Rep. Susan Wismer got the Government Operations and Audit Committee to add the GOED/EB-5/SDRC scandal to its agenda at the last minute last week. The conversation centered around whether the committee should subpoena Joop Bollen, the head of SDRC Inc., the private firm that Bollen spun off from the public agency he ran for the state to manage EB-5 visa investments in South Dakota.
GOAC Chairman Senator Larry Tidemann (R-7/Brookings) is trying to find out whether Bollen is worth subpoenaing:
Tidemann, R-Brookings, said he met Tuesday with state Attorney General Marty Jackley.
Tidemann said he has asked Jackley to present a subpoena template to the Legislature’s committee on government operations and audit.
That could happen at the committee’s next meeting July 29.
...Tidemann said the goal of a briefing by Jackley will be to explain to the committee whether Bollen would provide any useful testimony if a subpoena is issued [Bob Mercer, "Legislative Inquiry on EB-5 Might Seek Subpoena," Rapid City Journal, 2014.06.21].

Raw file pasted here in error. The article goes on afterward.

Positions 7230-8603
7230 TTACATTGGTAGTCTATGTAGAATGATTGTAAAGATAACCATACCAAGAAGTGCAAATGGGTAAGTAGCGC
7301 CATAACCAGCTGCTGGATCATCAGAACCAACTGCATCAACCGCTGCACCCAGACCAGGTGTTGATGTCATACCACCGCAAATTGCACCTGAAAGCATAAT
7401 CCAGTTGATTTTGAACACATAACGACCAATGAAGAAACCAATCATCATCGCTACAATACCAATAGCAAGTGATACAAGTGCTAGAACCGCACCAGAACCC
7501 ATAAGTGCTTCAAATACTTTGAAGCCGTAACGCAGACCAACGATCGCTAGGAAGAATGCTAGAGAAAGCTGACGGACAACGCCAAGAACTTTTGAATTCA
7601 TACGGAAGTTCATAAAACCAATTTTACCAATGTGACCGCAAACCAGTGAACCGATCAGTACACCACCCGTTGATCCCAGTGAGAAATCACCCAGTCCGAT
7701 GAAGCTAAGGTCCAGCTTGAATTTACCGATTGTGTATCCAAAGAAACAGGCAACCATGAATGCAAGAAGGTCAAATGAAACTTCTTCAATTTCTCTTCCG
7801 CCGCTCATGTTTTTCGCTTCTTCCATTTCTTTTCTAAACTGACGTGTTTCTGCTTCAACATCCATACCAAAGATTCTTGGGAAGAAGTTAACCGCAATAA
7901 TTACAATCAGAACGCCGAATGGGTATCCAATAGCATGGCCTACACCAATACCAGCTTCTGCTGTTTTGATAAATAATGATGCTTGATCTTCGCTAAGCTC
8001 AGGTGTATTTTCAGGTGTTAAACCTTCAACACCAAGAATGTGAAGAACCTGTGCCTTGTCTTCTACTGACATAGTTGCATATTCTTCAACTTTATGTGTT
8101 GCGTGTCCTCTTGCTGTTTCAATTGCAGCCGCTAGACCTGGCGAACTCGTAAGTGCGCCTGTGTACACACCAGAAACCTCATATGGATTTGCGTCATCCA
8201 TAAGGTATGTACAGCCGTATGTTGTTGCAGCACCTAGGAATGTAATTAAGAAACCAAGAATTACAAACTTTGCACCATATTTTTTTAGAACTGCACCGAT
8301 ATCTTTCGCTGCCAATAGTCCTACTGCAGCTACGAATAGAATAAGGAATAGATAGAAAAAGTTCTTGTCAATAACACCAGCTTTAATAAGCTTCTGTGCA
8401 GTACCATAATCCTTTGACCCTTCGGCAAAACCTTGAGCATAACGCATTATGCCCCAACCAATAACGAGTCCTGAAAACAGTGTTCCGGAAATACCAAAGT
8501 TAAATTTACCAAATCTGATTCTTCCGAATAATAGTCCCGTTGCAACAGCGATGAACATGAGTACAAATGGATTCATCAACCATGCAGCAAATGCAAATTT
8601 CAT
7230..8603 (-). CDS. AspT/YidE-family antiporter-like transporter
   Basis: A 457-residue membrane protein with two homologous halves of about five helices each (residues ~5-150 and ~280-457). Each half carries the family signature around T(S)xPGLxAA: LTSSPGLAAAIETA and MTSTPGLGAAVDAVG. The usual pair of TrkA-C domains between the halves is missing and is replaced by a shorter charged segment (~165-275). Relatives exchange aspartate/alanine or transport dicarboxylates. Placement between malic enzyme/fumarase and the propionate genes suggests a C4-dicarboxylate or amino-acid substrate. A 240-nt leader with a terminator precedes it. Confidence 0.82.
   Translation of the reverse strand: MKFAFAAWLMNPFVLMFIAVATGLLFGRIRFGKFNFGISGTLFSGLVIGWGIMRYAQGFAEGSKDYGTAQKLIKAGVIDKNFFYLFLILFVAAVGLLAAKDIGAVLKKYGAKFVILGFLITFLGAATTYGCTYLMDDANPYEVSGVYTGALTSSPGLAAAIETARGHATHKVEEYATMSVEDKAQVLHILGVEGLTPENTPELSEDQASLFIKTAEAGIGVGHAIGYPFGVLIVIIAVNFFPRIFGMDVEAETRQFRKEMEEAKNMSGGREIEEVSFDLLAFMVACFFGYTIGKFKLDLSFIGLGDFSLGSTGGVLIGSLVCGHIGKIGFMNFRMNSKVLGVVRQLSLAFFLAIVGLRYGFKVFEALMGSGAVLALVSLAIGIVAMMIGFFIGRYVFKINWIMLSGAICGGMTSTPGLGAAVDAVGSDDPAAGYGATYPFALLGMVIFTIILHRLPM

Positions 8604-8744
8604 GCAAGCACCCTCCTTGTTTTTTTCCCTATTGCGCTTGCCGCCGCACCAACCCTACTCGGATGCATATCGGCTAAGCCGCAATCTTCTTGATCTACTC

That Senator Tidemann would turn to Attorney General Jackley to tell the committee whether Bollen has any information worth hearing indicates some two key assumptions:
- AG Jackley has information from and about Bollen that he hasn't shared with the rest of us.
- AG Jackley has asked Bollen all the relevant questions and looked for all the relevant documents that would help the public understand what he and Richard Benda were up to as they tried to get EB-5 dollars for huge projects like Northern Beef Packers, the Hyperion refinery, and the Keystone XL pipeline.
#1 is quite possible. #2 seems far less likely. AG Jackley has demonstrated his less-than-keen interest in investigating Bollen's management of the EB-5 program, claiming that he has no business inquiring about a fundamentally federal program.
Chairman Tidemann and the Legislature should not feel bound by the Attorney General's lack of curiosity. Bollen was the central figure in the GOED/EB-5/SDRC scandal. If anyone can tell us what happened, he can. Even if he would appear under protest and plead the Fifth to every question Chairman Tidemann, Rep. Wismer, and the other members might pose, Bollen needs to get the message that he worked for the state and that he must answer to the state. GOAC and the public have a right to look Bollen in the eye, ask "What the heck were you and Benda doing?" and hear his response, for the record.
Don't wait for the translation, Larry: issue the subpoena.16 comments